About the end of the first week in July, I decided to get my hair cut at one of my favourite barber shops not too far from our condo. My regular barber, Sal, the owner, was busy. Since we were going out of town for the weekend, I was in hurry to get a trim (though there’s not much hair to worry about) so Sal asked one of his barbers who was available to fill in.
Joe beckoned me to his chair. I said, “Please, just a trim.”
“Okay,” replied Joe. I mentioned that it was my birthday, my 77th to be exact, and went on to say that I really felt I was getting older.
“What do you mean?” asked Joe. “I’m 82, and look at me, I’m still at barbering. I have been since I was a kid.”
As Joe began the trim, I asked where he came from and how he came to our city. His story began to unfold as he meticulously trimmed my last vestiges of hair.
It turned out that he immigrated to Canada when he was a young man and had only maybe $20 to $30 in his pockets when he arrived in Toronto to stay with relatives. The only skill he had was barbering. He wound up at a small shop on Danforth Avenue in Toronto and eventually saved enough money to buy his own shop.
“Joe, I think you’re cutting my hair too short,” I said. “Not to worry, I am a true craftsman and I will make you look like a million,” he replied.
After a few years, Joe’s wife arrived and he needed larger accommodations. He could not afford to buy a home, even though prices in Toronto in the late ’50s and early ’60s were relatively inexpensive compared to today. He then went on to tell me about a real estate agent, Anne, who knew him through her husband. Anne was always showing him the Co-Ops – our MLS listings – and Joe would always say that he didn’t have the money to pay for a deposit and for a lawyer.
Anne continued to call on him for five years and when she told him of a home just a few blocks away, Joe went to see it. He kept saying that he didn’t have the down payment. After some encouragement, Joe went to see his bank manager, who loaned him $2,500. It wasn’t quite enough for the down payment, but Anne arranged the balance so that Joe could buy his first home in Canada after five years of barbering.
It was a great feeling, Joe professed, to own his own home, which he eventually sold for a profit. “I had to move on, because my family of two girls and a boy were cramped in the three-bedroom home,” Joe told me.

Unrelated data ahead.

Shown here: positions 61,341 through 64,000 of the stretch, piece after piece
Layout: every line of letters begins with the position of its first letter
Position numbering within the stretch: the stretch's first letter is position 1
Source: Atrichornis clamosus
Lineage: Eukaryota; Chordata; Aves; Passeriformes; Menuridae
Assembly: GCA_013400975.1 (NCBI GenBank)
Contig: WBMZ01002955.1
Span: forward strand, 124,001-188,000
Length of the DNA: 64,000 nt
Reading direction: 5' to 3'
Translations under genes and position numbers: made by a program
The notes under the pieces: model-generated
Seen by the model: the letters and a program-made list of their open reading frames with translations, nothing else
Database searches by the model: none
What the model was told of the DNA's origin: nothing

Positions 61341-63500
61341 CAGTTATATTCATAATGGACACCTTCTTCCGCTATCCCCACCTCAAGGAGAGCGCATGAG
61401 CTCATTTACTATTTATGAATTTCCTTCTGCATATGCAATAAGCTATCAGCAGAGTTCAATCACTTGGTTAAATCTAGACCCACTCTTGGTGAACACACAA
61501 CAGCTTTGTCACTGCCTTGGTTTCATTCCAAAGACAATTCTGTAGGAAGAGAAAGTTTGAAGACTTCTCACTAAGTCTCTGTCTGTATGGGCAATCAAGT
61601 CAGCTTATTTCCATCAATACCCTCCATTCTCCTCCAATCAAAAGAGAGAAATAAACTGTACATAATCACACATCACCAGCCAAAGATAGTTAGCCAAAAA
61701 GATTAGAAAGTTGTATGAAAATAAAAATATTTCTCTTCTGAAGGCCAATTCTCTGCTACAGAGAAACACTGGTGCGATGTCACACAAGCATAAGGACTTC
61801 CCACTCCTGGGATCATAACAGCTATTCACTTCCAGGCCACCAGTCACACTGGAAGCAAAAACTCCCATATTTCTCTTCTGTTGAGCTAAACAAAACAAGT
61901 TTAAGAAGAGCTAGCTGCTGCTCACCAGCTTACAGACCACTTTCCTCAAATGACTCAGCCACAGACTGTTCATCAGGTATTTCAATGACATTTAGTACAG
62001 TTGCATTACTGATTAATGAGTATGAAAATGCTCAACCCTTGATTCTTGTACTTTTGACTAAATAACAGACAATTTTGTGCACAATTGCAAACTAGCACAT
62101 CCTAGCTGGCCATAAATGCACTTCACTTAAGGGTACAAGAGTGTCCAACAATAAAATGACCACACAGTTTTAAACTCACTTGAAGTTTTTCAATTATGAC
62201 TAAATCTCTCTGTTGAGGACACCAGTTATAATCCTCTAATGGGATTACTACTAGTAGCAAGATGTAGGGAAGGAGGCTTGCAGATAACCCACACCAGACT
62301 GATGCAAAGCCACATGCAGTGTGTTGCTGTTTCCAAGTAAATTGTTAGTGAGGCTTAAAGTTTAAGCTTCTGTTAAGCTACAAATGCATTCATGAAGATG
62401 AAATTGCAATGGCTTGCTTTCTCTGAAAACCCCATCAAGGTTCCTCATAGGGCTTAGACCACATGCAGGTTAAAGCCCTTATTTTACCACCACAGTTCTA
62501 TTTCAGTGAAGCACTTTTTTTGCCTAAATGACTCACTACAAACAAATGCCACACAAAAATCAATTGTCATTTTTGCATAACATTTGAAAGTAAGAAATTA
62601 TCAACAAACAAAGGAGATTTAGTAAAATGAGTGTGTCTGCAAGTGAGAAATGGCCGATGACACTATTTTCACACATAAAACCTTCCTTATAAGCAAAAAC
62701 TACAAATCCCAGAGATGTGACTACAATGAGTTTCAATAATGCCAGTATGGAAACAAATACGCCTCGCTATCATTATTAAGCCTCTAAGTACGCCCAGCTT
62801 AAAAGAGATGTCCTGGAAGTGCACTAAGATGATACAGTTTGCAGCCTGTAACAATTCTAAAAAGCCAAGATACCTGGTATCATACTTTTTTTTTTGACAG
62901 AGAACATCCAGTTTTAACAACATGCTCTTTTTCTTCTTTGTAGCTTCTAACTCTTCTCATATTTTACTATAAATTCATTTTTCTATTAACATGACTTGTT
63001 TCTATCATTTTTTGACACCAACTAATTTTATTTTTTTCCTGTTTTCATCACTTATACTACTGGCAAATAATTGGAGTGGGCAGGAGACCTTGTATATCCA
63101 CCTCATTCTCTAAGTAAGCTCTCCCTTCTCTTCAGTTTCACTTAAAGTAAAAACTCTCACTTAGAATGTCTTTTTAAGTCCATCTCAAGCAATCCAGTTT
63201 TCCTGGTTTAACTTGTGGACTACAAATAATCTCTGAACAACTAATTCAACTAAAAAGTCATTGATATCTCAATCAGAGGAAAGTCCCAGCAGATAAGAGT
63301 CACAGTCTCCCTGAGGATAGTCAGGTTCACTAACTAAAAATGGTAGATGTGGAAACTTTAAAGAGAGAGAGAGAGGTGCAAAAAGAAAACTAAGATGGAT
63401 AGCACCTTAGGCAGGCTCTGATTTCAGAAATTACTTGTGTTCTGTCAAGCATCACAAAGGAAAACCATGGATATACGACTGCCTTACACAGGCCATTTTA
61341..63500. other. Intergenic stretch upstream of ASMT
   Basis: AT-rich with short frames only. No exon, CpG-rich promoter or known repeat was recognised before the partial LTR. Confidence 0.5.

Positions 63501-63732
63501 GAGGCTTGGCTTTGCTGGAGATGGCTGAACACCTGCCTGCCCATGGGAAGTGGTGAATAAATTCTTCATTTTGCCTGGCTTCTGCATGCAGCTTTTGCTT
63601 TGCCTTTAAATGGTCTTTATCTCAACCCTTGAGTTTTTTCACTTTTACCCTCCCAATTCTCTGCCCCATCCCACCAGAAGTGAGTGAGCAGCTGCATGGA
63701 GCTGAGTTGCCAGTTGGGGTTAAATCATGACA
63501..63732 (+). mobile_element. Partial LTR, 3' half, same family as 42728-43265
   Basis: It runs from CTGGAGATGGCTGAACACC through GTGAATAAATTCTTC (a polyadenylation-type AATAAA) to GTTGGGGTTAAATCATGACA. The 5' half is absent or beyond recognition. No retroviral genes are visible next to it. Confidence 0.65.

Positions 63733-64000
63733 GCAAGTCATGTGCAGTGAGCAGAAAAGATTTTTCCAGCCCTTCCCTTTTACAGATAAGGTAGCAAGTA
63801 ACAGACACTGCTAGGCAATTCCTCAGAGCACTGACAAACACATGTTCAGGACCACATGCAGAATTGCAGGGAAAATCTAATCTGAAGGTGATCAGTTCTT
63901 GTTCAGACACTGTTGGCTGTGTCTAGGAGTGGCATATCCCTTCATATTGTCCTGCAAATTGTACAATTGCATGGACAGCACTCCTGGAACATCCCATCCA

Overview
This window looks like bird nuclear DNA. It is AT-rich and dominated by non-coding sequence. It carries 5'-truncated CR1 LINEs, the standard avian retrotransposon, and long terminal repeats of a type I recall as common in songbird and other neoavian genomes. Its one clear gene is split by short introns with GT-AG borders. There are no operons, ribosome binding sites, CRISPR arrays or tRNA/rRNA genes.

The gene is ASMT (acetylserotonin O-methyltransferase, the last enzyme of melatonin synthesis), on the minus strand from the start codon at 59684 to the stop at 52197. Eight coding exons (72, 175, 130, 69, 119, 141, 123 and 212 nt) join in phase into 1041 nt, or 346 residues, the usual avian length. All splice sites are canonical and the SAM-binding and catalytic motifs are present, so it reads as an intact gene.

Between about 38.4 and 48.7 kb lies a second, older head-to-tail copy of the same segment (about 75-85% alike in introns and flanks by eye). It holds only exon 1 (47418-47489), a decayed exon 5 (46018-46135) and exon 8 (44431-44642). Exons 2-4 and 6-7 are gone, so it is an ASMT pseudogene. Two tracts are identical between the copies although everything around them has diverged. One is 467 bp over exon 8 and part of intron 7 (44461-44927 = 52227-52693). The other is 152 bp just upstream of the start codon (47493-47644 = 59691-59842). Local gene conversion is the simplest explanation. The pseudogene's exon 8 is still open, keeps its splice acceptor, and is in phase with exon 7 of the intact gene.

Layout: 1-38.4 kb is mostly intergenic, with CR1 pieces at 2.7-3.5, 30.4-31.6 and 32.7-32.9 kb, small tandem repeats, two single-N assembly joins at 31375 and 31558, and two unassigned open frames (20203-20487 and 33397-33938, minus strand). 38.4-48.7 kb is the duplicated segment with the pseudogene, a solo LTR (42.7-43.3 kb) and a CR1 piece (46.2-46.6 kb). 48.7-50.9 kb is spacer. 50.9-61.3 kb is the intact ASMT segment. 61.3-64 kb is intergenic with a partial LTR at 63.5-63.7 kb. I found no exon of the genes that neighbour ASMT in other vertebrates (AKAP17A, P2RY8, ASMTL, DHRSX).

Up to about five years ago, Joe bought and sold five other homes and made enough profit to send his three children off to university. One is a lawyer working for the government and the other two are gainfully employed.
“Did Anne sell you all these homes?” I asked.
“No, I lost track of her some time ago. I think she passed away,” Joe said.
He said he wished he was able to buy and sell more homes, but his wife of many years told him, “No more moves.” It would be too difficult at their age, she said, and scolded him not to buy any more homes.
As Joe whisked me off and showed me the mirror, I sort of winced.
“Nice job, eh?” Joe asked.
“Ah, well, a little more of a trim than I expected.” I replied. Tipping him as I left the shop, I thanked him for his wonderful account of what most immigrants to Canada have experienced – that being the joy of working towards owning their own home and raising their children to be successful and how they continue to prosper and add to Canada’s growth. Newcomers to Canada have helped this country very much and will continue to do so in the future.
And yes, my parents came here to Canada as immigrants as well.
Have a great fall campaign.
Stan Albert, broker/manager, ABR, ASA at Re/Max Premier in Vaughan, Ont. can be reached for consultation at [email protected]. Stan is now celebrating his 43rd year as an active real estate professional.